The country lost one of its largest civil rights figures this past Friday (July 17) when longtime public servant Rep. John Robert Lewis (D-Ga.) lost his battle with pancreatic cancer at age 80, news outlets like CNN and the New York Times reported.
11Alive shared part of the family’s public statement below:
It is with inconsolable grief and enduring sadness that we announce the passing of U.S. Rep. John Lewis. He was honored and respected as the conscience of the US Congress and an icon of American history, but we knew him as a loving father and brother. He was a stalwart champion in the on-going struggle to demand respect for the dignity and worth of every human being. He dedicated his entire life to non-violent activism and was an outspoken advocate in the struggle for equal justice in America. He will be deeply missed.
The crater that Lewis’ absence has created is immense, as the activist, who was born to sharecroppers on February 21,1940, in Alabama, knew firsthand what it took to fight for freedom. His bio is nothing short of legendary work. As a college student, Lewis would organize protests at segregated lunch counters in Nashville. In 1961, he participated in Freedom Rides. From 1963 to 1966, Lewis chaired the Student Nonviolent Coordinating Committee (SNCC). When "Bloody Sunday” made national headlines—more than 600 peaceful protestors were brutally beaten on March 7, 1965 for trying to cross the Edmund Pettus Bridge in Selma, Alabama to demand voting rights for Black people—Lewis was on the frontlines. His activism remained firm for decades, even 54 years after the Voting Rights Act of 1965 was signed into law.
“In the days when leaders fail us, when the work of many in government is division and separation, and when corporations are only interested in the cost of widgets above the value of human life, the onus falls on each and every one of us to do what is right, what is fair and what is just,” Lewis had said in a press release last year to mark the bill’s anniversary.
From receiving the Presidential Medal of Freedom, the nation’s highest civilian honor in 2011, to the brand new documentary on his life, “John Lewis: Good Trouble,” streaming on demand now, Lewis’ legacy and life’s work feels even more important now. In recognition of his sacrifices, the NAACP announced a Virtual March on Washington today, via an emailed press release, to take place on August 28, the 57th anniversary of the historic march.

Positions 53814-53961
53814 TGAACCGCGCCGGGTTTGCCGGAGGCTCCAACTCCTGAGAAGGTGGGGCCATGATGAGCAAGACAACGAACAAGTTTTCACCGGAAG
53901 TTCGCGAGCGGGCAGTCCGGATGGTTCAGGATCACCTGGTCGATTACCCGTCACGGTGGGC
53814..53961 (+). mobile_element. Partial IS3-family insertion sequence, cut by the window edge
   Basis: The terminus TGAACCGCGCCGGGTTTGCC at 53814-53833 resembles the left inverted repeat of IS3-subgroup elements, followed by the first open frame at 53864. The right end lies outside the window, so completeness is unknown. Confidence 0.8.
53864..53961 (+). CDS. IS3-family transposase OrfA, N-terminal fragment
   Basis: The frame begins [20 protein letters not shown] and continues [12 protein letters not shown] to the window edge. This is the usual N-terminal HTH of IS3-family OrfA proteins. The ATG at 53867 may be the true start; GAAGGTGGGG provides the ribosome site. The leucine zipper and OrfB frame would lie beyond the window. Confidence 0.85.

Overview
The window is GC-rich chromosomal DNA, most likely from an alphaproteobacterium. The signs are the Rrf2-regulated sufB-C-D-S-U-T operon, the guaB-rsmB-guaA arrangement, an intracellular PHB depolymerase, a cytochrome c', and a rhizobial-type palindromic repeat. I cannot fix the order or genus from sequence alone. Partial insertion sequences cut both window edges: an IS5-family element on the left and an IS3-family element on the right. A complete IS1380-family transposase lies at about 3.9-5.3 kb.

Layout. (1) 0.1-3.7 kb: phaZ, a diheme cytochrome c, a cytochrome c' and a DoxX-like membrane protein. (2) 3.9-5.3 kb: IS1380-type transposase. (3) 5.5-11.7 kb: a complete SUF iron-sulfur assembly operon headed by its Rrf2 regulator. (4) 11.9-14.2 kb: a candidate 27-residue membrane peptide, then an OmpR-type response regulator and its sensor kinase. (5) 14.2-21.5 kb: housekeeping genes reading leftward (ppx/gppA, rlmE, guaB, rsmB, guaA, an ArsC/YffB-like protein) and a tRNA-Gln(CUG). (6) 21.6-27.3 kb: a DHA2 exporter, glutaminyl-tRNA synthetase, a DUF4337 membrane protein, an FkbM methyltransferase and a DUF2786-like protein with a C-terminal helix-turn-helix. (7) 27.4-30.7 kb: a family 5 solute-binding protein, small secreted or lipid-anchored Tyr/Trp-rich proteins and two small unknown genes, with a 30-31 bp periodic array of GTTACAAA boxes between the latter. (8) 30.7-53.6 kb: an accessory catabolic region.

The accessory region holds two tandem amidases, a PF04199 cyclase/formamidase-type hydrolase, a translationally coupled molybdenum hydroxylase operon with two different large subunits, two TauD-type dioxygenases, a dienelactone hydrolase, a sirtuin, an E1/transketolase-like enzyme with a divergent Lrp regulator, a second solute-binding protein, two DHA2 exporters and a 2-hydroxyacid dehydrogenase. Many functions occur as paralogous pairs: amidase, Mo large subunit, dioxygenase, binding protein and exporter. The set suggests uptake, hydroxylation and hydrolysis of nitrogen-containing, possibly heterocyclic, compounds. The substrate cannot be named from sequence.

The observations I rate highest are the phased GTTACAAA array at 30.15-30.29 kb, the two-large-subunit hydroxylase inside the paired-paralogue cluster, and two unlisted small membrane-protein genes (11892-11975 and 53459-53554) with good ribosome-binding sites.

“With the heartbreaking passing of civil rights titan John Lewis, good-willed people all across this country can participate in this march to honor his life and legacy and commit to pursuing a bold Black agenda that advances the unfulfilled promise of our democracy,” said NAACP president Derrick Johnson. “We must consider the lives we are attempting to forge for our families and communities. We must act in our best interest to knock down the walls of injustice and grant future generations access to higher social, economic, and political power. This is what the 2020 Virtual March on Washington is all about.”
Rev. Dr. William J. Barber II, national NAACP chair of the Legislative Political Action Committee and president of Repairers of the Breach, published an op-ed in The Nation yesterday (July 19) that put all politicians on notice for how to correctly honor the giant’s legacy, writing:
If anyone in Congress really wants to honor the memory of John Lewis, they should put together an omnibus bill that brings together his legislative priorities for the past several years: the expansion of voter protections, living wages, universal health care, immigrant justice, and commonsense gun reform. These are the concrete steps toward a more perfect union that Lewis championed, even as he constantly reminded us of the sacrifice it had taken to overcome Jim Crow in the movement that gave rise to a Second Reconstruction in this nation. For politicians who opposed his work to honor Lewis now is a greater insult than those honestly hurled at him by the segregationists of Alabama and Tennessee in his youth.
To hear from Lewis on how he was inspired by Martin Luther King, Jr., who literally responded to his 17-year-old query about movement, watch the video below from 2018, courtesy of WUSA9: